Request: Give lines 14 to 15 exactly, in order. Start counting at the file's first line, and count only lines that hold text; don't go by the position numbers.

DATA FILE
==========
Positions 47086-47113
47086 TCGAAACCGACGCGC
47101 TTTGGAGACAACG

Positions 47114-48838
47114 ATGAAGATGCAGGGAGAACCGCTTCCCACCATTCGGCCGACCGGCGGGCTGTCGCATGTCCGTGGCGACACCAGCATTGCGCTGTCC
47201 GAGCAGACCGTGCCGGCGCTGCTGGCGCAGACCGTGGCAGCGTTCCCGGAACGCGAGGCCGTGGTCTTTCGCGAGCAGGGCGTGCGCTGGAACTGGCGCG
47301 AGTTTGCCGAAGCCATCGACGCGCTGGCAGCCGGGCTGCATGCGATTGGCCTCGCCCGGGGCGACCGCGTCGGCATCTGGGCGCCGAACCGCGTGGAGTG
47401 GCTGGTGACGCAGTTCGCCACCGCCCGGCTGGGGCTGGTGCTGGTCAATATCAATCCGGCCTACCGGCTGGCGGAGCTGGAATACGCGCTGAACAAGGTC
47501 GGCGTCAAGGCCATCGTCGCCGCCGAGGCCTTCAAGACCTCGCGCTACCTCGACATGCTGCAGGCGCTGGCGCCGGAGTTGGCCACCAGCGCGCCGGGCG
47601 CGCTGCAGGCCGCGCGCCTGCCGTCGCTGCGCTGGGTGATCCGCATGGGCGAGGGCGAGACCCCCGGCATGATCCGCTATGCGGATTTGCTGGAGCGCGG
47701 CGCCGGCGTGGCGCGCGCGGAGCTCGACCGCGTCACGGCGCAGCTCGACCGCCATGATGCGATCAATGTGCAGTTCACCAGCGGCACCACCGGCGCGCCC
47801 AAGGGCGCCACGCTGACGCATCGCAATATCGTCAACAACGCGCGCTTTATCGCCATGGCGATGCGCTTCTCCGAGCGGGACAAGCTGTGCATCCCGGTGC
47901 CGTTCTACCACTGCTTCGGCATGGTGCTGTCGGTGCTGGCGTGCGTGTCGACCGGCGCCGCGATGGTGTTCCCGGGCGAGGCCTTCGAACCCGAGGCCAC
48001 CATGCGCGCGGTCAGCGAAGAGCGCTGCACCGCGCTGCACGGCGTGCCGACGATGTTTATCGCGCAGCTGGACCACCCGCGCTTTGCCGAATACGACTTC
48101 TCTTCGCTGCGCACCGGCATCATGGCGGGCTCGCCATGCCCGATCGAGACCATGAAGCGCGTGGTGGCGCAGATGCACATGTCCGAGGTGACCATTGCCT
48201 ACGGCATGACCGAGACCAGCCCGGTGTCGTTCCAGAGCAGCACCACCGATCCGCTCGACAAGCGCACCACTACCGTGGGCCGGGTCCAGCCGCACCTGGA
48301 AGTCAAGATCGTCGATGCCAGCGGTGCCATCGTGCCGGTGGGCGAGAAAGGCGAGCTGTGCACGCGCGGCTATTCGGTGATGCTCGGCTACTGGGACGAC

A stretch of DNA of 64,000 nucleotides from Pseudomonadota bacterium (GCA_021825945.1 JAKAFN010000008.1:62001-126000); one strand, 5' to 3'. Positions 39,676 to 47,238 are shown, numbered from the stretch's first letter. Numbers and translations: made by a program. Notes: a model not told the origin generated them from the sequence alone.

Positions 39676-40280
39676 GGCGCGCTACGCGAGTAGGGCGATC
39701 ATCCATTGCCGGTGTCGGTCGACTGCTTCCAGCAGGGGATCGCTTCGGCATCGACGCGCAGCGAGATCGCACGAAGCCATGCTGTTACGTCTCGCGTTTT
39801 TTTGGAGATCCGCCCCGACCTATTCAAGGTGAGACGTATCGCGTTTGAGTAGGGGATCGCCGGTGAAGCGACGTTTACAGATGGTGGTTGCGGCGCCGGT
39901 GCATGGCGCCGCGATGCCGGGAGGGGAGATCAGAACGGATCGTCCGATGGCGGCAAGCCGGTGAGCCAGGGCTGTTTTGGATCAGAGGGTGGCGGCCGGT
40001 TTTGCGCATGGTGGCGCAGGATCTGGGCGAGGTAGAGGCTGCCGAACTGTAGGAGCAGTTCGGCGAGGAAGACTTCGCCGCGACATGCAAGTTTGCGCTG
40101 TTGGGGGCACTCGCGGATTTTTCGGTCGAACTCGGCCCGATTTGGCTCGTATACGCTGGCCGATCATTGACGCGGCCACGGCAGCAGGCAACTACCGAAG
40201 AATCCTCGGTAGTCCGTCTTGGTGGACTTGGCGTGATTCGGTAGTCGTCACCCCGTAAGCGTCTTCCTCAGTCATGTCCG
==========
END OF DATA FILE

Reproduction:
48001 CATGCGCGCGGTCAGCGAAGAGCGCTGCACCGCGCTGCACGGCGTGCCGACGATGTTTATCGCGCAGCTGGACCACCCGCGCTTTGCCGAATACGACTTC
48101 TCTTCGCTGCGCACCGGCATCATGGCGGGCTCGCCATGCCCGATCGAGACCATGAAGCGCGTGGTGGCGCAGATGCACATGTCCGAGGTGACCATTGCCT